Gregorio Luperón International Airport

From Wikipedia, the free encyclopedia
Jump to: navigation, search
Gregorio Luperón
International Airport

Aeropuerto Internacional Gregorio Luperón
Puerto Plata Airport 1.JPG
Airport type Public / Military
Operator Aeropuertos Dominicanos Siglo XXI S.A. (Aerodom)
Location Sosua, Puerto Plata in Puerto Plata Province, Dominican Republic
Elevation AMSL 16 ft / 5 m
Coordinates 19°45′28″N 070°34′12″W / 19.75778°N 70.57000°W / 19.75778; -70.57000Coordinates: 19°45′28″N 070°34′12″W / 19.75778°N 70.57000°W / 19.75778; -70.57000
MDPP is located in the Dominican Republic
Location of airport in Dominican Republic
Direction Length Surface
m ft
08/26 3,081 10,108 Asphalt
Statistics (2012)
Passengers 744,754
Aircraft Operations 4,811
Sources: Departamento Aeroportuario[1] and DAFIF[2][3]

Gregorio Luperón International Airport (Spanish: Aeropuerto Internacional Gregorio Luperón) (IATA: POPICAO: MDPP), also known as Puerto Plata Airport, is located in Puerto Plata, Dominican Republic. It is the Dominican Republic's fourth busiest airport by passenger traffic and aircraft movements, after Punta Cana, Santo Domingo and Santiago de los Caballeros airports. The airport is named after General Gregorio Luperón, a Dominican military and state leader.

Capable of handling planes of all sizes, Puerto Plata Airport has benefited from being in an area with many beaches, which are popular among charter airline passengers. The popularity of the city where it is located has also drawn a number of regularly scheduled passenger airlines over the years.


The main terminal building has 10 gates; 5 with boarding bridges on the satellite concourse, and 2 boarding bridges and 3 without in the frontal concourse. The terminal was recently remodeled with new floors, escalators, immigration hall, departure hall and duty-free areas along with restaurants. The terminal can support 4 Boeing 747-400s simultaneously after renovations to the airport made in 2013/14.[4]

Airlines and destinations[edit]


Airlines Destinations
Air Berlin Düsseldorf
Air Canada Seasonal: Halifax
Air Canada Rouge Montréal–Trudeau, Toronto–Pearson
Air Century Charter: Santiago de los Caballeros
Air Transat Montréal–Trudeau
Seasonal: Fredericton (begins March 15, 2017),[5] Hamilton, Québec City, St. John's, Thunder Bay, Toronto–Pearson
American Airlines Miami
Seasonal: Charlotte
Condor Frankfurt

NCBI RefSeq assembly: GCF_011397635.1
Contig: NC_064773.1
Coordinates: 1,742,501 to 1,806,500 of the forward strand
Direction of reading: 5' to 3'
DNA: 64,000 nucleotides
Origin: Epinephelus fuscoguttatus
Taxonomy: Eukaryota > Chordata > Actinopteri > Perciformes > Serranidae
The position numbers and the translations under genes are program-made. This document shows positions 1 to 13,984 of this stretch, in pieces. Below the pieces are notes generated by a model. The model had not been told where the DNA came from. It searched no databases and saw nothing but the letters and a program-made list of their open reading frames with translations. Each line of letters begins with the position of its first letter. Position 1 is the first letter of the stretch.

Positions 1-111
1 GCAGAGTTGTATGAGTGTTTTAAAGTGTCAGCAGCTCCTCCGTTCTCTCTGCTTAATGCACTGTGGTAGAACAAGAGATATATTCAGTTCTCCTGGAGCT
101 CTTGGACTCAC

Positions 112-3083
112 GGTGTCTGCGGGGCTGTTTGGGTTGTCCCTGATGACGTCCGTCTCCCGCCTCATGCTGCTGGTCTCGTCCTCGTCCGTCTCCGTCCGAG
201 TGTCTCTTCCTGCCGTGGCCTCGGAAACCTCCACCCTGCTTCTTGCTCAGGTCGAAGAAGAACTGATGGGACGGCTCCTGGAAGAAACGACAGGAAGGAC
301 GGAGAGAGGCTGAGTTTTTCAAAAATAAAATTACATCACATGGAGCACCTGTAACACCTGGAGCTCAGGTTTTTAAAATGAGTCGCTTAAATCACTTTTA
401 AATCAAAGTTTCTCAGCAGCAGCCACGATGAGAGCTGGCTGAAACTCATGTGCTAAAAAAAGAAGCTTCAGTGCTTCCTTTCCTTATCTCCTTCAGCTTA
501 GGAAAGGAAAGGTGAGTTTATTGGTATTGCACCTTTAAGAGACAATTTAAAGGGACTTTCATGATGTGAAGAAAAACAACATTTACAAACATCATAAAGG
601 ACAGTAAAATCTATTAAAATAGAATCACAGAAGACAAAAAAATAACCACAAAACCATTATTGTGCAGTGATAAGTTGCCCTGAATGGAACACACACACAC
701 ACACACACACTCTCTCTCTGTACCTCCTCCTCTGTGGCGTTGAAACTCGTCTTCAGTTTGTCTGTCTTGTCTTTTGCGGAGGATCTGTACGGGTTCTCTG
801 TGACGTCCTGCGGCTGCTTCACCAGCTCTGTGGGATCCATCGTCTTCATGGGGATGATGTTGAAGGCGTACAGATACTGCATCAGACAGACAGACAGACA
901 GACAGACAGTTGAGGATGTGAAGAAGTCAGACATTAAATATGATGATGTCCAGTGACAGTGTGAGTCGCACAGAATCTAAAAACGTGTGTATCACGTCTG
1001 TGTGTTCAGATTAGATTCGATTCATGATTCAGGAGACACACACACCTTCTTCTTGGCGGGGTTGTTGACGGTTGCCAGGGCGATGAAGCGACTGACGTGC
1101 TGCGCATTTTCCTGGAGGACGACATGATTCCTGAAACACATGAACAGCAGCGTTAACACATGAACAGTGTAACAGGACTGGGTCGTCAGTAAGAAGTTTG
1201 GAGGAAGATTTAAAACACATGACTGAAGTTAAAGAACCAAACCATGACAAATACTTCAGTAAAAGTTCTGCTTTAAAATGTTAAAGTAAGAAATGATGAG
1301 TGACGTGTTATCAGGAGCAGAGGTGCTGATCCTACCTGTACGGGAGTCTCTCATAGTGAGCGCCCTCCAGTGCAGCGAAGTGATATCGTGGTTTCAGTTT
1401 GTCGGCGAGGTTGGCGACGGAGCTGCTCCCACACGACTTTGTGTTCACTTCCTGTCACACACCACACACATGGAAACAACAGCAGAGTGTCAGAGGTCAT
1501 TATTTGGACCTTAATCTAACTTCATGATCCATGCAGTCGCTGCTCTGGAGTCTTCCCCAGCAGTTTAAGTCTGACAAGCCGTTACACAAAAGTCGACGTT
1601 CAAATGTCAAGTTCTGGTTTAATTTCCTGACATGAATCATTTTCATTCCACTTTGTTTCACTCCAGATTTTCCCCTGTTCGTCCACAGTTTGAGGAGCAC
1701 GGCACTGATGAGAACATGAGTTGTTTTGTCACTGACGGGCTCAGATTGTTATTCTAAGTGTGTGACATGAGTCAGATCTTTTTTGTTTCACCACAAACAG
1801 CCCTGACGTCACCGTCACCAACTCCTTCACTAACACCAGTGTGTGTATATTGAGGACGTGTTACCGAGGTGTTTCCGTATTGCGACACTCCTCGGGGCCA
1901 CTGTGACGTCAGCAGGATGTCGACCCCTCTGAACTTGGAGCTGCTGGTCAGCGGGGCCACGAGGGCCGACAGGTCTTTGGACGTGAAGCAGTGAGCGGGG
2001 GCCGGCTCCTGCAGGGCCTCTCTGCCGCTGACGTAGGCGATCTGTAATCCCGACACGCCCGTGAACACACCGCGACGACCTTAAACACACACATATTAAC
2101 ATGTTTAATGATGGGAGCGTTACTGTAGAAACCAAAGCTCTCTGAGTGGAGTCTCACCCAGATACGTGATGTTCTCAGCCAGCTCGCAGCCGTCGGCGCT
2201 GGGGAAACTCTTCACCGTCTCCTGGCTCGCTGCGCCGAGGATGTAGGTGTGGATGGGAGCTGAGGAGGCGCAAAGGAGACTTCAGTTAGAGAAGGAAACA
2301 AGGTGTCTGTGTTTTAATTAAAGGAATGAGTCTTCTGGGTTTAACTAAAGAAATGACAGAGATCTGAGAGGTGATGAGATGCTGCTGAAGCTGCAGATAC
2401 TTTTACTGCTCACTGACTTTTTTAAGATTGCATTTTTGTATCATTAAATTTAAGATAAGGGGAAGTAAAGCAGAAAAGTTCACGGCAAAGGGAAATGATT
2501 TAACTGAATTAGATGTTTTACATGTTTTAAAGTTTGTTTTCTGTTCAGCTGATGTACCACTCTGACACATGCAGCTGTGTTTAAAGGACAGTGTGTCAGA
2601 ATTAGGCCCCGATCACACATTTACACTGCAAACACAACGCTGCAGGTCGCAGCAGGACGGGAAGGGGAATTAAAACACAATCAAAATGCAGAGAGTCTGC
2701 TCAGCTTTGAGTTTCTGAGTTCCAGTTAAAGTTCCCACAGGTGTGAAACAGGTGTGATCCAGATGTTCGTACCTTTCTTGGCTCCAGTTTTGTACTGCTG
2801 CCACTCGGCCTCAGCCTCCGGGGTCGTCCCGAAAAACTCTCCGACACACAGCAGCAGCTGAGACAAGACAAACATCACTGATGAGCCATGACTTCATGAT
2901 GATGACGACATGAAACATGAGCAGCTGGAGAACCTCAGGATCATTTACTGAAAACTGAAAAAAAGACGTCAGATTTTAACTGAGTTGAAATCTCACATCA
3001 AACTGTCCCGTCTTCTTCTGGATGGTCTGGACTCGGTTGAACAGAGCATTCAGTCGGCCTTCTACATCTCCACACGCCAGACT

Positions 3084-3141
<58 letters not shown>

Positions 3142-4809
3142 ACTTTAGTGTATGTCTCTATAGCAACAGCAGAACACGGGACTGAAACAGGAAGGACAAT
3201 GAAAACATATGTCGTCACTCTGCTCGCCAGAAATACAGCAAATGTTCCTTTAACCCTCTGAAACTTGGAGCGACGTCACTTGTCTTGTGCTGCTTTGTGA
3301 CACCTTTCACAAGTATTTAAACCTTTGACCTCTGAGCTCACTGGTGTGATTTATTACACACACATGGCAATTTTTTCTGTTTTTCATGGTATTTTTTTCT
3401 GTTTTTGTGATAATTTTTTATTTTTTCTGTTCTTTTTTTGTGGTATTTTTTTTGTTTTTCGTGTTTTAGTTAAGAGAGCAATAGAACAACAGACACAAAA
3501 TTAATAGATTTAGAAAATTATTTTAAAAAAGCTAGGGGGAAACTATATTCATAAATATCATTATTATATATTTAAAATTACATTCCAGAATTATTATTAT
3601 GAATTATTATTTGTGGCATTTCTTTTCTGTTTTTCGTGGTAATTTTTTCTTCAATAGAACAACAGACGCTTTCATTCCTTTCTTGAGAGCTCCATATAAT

Seasonal: Munich
Scheduled charter: Stockholm–Arlanda
Dominican Wings Charter: Port of Spain, Santo Domingo-Las Americas
operated by SunExpress Deutschland
Finnair Seasonal: Helsinki
InterCaribbean Airways Providenciales
Seasonal: San Juan
JetBlue Airways New York–JFK
Seasonal: Boston
Nordwind Scheduled charter: Moscow-Sheremetyevo
PAWA Dominicana Charter: Santo Domingo-Las Americas
Sunwing Airlines Montréal–Trudeau, Ottawa, Québec City, Sudbury, Toronto–Pearson, Halifax, Winnipeg (Begins December 16th 2016) [6]
Thomas Cook Airlines Glasgow, London–Gatwick, Manchester
Thomson Airways London–Gatwick, Manchester (UK)
TUI Airlines Netherlands Amsterdam, Warsaw-Chopin
TUIfly Nordic[7] Seasonal charter: Copenhagen (begins December 16, 2016), Gothenburg (begins December 19, 2016), Stockholm-Arlanda (begins December 15, 2016)
Scheduled charter: Oslo (begins February 20, 2017), Lulea (begins March 6, 2017)
United Airlines Newark
WestJet Toronto–Pearson
XL Airways France Charter: Paris–Charles de Gaulle


Puerto Plata ground crew attending to a flight.
Airlines Destinations
Amerijet Miami, Santiago de los Caballeros
DHL Aviation Santiago de los Caballeros, Santo Domingo–Las Américas
IBC Airways Miami


  • On February 6, 1996, Birgenair Flight 301 was bound for Frankfurt, Germany, but crashed shortly after take-off from Puerto Plata Airport into the Atlantic Ocean 26 kilometres off-shore. All 176 passengers and 13 crew members, among them 164 Germans, were killed. It was discovered later that one of the air speed indicators of the Boeing 757-200 was not working properly, confusing the pilots about whether the plane's speed was too fast or too slow. Birgenair went bankrupt later that same year.
  • On January 22, 2009, Air Turks and Caicos flight 5103 landed in Puerto Plata and punched one of the gears in the middle of the runways; as a result the airport had to be closed for 5 hours and all incoming flights had been diverted to Santiago, Punta Cana and Santo Domingo. No injures were reported.

See also[edit]


  1. ^ Departamento Aeroportuario - 2008 passenger statistics
  2. ^ Airport information for MDPP at World Aero Data. Data current as of October 2006.Source: DAFIF.
  3. ^ Airport information for POP at Great Circle Mapper. Source: DAFIF (effective October 2006).
  4. ^
  5. ^ "airtransat Adds New Fredericton-Dominican Republic route from March 2017". AirlineRoute. Retrieved July 13, 2016. 
  6. ^
  7. ^

External links[edit]

Media related to Gregorio Luperón International Airport at Wikimedia Commons